I’ve made innovation a goal of mine this year. I see many, major problems in education. I also know I am equipped to tackle them, but I need to dedicate energy to creative solutions. Here are my notes on what I’ve been practicing so far this year.

1. Innovation requires time. 3M, one of the most innovative corporations in the world, gives engineers 15% of their time to an innovative idea. Google copied this idea, giving engineers 20% of their time (essentially one day a week) to cultivate innovative ideas. Innovation takes time. Do not think you will turn on your creative juices over night.

2. Effort and Focus. Though 3M gives time back to its engineers, 3M also requires dedicated work to the job. Though the work environment is relaxed, this does not mean no work is done. Rather, innovation requires a strong devotion to an idea. Diligent, direct action can help focus the mind and fix problems. Yo Yo Ma believes his ability to improvise only comes after hours upon hours of practice. Without the effort input, he is not creative. Focus to a goal or a problem is important, but focus can also be detrimental. Focus drives the mind outward, to analytic problem-solving. Caffeine and stimulants help. However, such focus limits right-brained thinking. So, while focus does help, only this intense focus is also bad.

3. Relax. For as much as focus can help you accomplish your goals, so can relaxation. We have all experienced this. The one time in the day when you are disconnected, where you have time to yourself—the morning shower! How many a-ha moments do you have in the shower? It’s not coincidence. First, you are most relaxed immediately in the morning. Also, your brain is finalizing the random right-brained connections from nighttime dreaming, and your relaxation in the morning fosters these creative ideas. Daydream. Meditate. Think positive thoughts. Relax. Whatever technique is best for you, practice it daily. Give yourself this time in the morning, when you are most likely to continue the right-brain connections from sleep.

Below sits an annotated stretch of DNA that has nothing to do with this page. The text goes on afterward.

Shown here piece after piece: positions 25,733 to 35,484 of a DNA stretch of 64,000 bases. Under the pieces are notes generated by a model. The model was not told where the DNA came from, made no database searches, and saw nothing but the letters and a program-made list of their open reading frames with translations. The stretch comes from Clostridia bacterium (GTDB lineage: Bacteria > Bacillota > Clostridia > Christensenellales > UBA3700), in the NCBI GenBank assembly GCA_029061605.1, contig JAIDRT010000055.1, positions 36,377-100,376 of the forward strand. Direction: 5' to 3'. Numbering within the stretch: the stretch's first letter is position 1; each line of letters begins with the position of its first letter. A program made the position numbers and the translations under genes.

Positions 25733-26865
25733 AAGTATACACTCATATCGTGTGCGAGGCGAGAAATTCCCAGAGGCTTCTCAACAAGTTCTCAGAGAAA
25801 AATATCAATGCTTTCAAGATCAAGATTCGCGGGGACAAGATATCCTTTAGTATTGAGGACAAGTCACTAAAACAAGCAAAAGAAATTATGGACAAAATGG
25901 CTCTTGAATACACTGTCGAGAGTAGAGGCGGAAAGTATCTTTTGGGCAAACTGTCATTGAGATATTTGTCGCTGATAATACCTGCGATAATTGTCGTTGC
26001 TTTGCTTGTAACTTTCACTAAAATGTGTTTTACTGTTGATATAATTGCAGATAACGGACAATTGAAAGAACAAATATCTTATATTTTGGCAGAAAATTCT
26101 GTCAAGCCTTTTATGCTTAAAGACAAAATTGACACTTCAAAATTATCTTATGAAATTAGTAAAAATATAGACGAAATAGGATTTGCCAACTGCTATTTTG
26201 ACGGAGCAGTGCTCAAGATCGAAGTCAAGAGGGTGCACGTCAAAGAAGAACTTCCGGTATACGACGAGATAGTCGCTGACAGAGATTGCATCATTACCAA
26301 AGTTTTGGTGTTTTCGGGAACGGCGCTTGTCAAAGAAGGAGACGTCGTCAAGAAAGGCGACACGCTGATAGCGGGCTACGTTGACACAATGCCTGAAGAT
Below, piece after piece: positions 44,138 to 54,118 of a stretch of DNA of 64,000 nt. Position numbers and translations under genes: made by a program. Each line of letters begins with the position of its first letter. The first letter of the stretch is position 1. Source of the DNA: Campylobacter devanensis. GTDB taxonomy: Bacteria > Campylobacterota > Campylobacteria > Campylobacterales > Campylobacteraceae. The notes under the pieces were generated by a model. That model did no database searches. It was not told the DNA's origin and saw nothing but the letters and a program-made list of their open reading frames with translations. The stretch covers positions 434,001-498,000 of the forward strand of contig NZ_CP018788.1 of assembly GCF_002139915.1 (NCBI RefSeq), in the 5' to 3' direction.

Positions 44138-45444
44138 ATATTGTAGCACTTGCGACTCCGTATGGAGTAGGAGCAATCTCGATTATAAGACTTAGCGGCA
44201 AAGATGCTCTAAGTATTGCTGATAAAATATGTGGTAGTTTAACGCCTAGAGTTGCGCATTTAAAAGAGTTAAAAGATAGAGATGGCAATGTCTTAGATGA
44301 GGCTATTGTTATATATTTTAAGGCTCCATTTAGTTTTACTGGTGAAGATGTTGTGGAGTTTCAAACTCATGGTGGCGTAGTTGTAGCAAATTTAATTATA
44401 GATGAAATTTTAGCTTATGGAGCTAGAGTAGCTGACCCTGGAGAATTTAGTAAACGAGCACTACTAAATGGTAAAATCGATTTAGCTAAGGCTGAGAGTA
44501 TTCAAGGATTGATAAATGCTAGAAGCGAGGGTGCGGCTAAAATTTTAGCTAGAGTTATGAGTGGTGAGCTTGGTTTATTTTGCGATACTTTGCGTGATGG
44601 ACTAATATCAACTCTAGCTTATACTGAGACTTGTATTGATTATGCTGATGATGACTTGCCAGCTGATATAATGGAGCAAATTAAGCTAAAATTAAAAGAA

4. Collaborate & Share. One person cannot figure everything out for oneself. Share ideas among colleagues in different fields. Share ideas with new peers and established peers. A mix of new and old ideas will foster creative thought. Encourage this in schools and model this with students. Avoid brainstorming; brainstorming limits creative ideas. Rather, criticize ideas in positive ways, building on what could make bad ideas better. This encourages new ideas to arise.

5. Fail. You cannot achieve ideas without testing dozens of failed ideas before. Do not be discouraged with failure. Reflect on the reason for failed attempts and build toward success.

6. Lead. Innovation in organizations needs leadership, one who is crazy enough to support new ideas. Latch on to individuals in your organization or community who foster innovative thinking. Find a leader who challenges you. If you cannot find someone, become the leader to tackle new problems with innovative peers. Unless leaders support innovative solutions, the new ideas will only support the existing status quo, not the creative solution result desired.

So, what does my routine look like? I’ve taken my own advice this year, and I have enjoyed looking at problems from uncommon vantage points. Here’s what I do.

  • I get up earlier, adding about 10 minutes to my morning routine. With there small boys, sometimes this isn’t enough.
  • I’ve delayed or eliminated caffeine as much as I can, unless I need to have strict focus to one task. This is easier some times than others.
  • I am trying to meditate and pray more often. I prefer the repetition of the Catholic rosary, but I submit I’ve used simple meditation techniques to the same success.
  • I’ve branched out to so many new peers for collaboration that I could ever imagine. This has led to many new ideas I hadn’t known existed previously.
  • I’ve encouraged these ideas with my students and colleagues.

I have not attained innovation nirvana, nor have I had any million-dollar ideas to save education. I have felt more self-aware of the problems around me, and I feel better prepared to identify future problems than I ever had before.